I've also recently converted a number of HPC machines from one Hyper-V cluster to another, resolving a number of network issues and putting all machines behind a firewall. Don't ask me why we are using Hyper-V for this - my guess is that it's "free" (we have a Microsoft site license) and familiar. The money comes from grants, so the less you spend the better. These machines are various flavors of Linux - Ubuntu and RHEL. We ran in to one problem where a certain outside company could no longer access a machine and there was a stiff SLA penalty for downtime which no one knew about before the project started, so we needed to fail a single machine back. Now we have two Hyper-V clusters, neither of which can run all the machines on them. The forecast is grim.

I can barely work up the care to maintain my own laptop. I told management if the RHEL 6 machine isn't gone by the end of support, I will get a new job. 2020 here we come.


Plan9 still has some potential, or at least we could learn a thing or two from those guys. There seems to be a growing trend for distributed systems, I think it's a wise move since there is little use for a computer that's not connected to a network these days.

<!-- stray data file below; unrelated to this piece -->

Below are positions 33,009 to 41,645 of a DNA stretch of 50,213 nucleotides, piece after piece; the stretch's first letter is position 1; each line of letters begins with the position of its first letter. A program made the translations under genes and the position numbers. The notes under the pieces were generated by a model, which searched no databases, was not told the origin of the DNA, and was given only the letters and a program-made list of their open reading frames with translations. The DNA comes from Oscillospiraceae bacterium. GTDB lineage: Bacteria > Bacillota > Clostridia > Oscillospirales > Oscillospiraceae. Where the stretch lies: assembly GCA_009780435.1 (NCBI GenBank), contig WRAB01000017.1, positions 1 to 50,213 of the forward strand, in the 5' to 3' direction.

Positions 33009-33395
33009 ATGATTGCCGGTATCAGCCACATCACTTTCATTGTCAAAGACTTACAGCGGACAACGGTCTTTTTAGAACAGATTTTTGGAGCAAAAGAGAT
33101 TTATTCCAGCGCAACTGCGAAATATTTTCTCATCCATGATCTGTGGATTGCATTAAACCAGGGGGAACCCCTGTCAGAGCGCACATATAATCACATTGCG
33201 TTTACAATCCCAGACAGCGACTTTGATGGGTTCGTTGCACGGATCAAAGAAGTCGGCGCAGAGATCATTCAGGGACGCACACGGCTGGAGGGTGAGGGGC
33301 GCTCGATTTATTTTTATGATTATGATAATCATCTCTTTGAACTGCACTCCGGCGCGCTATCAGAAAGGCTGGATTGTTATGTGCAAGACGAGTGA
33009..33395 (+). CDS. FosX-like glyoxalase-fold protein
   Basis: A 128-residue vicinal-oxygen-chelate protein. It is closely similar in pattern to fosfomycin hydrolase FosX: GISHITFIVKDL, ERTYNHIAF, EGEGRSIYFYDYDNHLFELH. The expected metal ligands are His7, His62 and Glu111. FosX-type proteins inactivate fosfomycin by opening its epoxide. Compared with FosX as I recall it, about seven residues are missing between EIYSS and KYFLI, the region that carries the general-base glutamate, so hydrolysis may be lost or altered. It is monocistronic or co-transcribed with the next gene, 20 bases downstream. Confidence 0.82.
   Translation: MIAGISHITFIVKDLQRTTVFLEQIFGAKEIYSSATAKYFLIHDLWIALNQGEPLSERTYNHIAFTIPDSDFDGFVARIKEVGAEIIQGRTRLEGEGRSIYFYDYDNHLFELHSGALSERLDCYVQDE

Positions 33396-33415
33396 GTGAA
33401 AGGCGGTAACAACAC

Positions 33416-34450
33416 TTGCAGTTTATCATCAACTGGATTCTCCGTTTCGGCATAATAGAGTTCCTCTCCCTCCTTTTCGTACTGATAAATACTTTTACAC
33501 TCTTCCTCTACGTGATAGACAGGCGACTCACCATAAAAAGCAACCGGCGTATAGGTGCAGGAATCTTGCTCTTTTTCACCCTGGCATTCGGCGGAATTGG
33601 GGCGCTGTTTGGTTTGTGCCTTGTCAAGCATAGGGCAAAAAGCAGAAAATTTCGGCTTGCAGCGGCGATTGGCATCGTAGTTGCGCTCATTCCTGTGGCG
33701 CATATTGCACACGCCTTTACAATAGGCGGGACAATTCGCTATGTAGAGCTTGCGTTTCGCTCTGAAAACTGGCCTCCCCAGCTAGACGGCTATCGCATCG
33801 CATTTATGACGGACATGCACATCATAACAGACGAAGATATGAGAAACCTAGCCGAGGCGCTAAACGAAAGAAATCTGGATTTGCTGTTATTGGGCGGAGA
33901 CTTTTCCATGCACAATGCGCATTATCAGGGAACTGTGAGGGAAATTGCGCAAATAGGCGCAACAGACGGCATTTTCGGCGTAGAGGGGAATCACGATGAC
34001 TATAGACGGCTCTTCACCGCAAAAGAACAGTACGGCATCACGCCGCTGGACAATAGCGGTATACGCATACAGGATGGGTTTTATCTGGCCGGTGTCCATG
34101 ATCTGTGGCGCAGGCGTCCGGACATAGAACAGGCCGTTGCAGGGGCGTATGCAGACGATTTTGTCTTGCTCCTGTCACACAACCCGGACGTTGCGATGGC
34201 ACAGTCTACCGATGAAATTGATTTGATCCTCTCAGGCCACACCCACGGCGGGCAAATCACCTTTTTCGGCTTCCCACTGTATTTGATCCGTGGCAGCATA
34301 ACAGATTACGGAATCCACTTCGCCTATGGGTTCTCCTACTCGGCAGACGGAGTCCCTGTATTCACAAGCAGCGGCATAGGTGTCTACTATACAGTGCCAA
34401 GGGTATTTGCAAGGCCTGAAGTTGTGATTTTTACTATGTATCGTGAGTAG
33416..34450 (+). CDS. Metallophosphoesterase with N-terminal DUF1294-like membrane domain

I wonder if linux could accomodate to such a model. I don't know much about the inner structure of the kernel, but it's development model is already quite distributed at several levels. On the other hand, there is also a growing trend for using linux as a mere firmware (another wise move imo).
Long have I fantasized of linux-based OSes with a completely custom userspace, kind of like what android does. The same thing could be done with a great deal of VMs of all sorts. I remember reading someone says linux is "a library emacs uses to interact with intel processors".
I would like to see linux used more in this sense and quite frankly, less of a component of a Unix-style user OS.